This is the first fly tying weave I learned. It creates a great looking fly with opposite colors on the top and bottom. The technique can easily be used on extended bodies as it does not require the bobbin to be removed when weaving. Another nice thing about this weave is you can let go of the material in between tying each knot. This allows the inspection of the weave, and also makes it easier to undo the knots if something needs to be corrected. This weave makes a durable fly. If one strand of material gets chewed, the fly still stays together.
- Create an underbody. This braid works well with flat bodies. Two pieces of lead tied to each side of the hook creates a nice flat body.
- Select two pieces of material. Typically the darker color will be on the top of the fly and the lighter color on the bottom. For a size 4 or 6 hook about 12 – 14 inches of material is about the right amount.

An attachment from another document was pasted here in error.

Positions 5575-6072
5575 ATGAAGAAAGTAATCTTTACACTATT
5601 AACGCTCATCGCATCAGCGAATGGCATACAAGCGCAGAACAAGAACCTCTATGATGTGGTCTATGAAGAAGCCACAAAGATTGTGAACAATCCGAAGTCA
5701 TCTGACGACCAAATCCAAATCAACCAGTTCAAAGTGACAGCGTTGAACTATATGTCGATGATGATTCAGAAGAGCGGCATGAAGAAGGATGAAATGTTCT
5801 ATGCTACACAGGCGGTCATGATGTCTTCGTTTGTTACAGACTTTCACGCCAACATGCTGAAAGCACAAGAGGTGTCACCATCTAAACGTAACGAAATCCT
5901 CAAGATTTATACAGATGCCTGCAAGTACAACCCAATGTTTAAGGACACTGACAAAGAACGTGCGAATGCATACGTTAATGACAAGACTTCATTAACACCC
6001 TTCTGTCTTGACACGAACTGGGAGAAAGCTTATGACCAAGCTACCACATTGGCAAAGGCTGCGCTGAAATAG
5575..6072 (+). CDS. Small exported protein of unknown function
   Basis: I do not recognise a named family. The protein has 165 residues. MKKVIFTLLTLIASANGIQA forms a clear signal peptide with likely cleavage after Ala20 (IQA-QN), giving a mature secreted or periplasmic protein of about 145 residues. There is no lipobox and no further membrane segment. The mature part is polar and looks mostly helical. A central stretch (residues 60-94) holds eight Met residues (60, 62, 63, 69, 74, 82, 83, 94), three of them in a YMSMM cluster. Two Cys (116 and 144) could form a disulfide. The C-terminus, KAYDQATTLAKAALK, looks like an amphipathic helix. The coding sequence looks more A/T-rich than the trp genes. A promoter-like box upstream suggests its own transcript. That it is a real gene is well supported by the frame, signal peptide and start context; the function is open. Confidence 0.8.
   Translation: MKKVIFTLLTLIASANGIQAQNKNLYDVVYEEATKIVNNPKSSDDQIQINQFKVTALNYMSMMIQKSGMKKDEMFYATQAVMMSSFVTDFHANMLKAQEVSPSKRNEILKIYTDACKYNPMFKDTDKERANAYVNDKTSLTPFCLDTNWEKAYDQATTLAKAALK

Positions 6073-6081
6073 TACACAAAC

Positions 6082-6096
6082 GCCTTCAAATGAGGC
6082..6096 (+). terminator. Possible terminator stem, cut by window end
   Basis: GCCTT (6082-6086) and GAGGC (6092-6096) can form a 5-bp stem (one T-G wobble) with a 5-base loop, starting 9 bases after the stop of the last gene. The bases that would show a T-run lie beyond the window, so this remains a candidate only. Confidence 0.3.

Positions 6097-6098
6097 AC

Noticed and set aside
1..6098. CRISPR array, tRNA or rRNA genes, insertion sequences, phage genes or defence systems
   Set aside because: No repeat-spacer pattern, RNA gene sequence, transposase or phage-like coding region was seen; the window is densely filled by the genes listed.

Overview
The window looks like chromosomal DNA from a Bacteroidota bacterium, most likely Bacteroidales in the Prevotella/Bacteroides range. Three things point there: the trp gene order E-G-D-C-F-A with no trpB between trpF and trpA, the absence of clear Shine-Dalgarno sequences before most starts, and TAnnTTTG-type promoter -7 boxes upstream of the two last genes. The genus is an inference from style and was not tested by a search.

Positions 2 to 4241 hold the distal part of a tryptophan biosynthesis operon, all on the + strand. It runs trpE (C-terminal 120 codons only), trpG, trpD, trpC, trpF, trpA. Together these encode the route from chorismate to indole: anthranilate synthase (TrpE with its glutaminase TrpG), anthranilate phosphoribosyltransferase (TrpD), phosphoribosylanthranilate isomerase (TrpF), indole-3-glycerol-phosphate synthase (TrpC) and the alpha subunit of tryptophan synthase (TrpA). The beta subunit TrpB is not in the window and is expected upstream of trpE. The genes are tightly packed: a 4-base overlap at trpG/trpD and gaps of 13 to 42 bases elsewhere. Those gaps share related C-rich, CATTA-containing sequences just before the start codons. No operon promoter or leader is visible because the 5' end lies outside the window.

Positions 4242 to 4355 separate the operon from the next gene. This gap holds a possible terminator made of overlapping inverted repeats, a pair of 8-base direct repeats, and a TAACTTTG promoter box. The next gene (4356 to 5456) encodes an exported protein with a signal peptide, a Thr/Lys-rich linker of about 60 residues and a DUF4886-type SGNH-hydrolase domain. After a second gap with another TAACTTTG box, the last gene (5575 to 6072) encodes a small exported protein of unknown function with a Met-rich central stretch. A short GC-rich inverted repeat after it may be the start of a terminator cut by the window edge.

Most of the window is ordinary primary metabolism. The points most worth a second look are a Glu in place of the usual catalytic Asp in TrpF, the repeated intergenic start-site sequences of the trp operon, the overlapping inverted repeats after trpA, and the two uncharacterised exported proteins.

- Starting close to the eye of the hook, take the darker color material and start tying it in on the side of the hook that is nearest to you. Tie it to the back of the hook where you want the body to start.
- Take the lighter color material and tie it on the opposite side of the hook.
- Tie off the thread and remove the bobbin.
- Position the hook so the eye is facing you.
- Below the hook take the light color material over the dark color material and make an overhand knot.
- Separate the knot .Take the darker color material and slip it over the shank of the hook and take the lighter color under the hook. Position the material to the back of the hook, and then pull the know tight. When pulling – pull out to the sides of each fly. Each time each knot is made, make consistent tension and direction of the materials.
- Repeat these process. Make sure the darker material is behind the lighter material when making the overhand knot.
Flies using the overhand weave: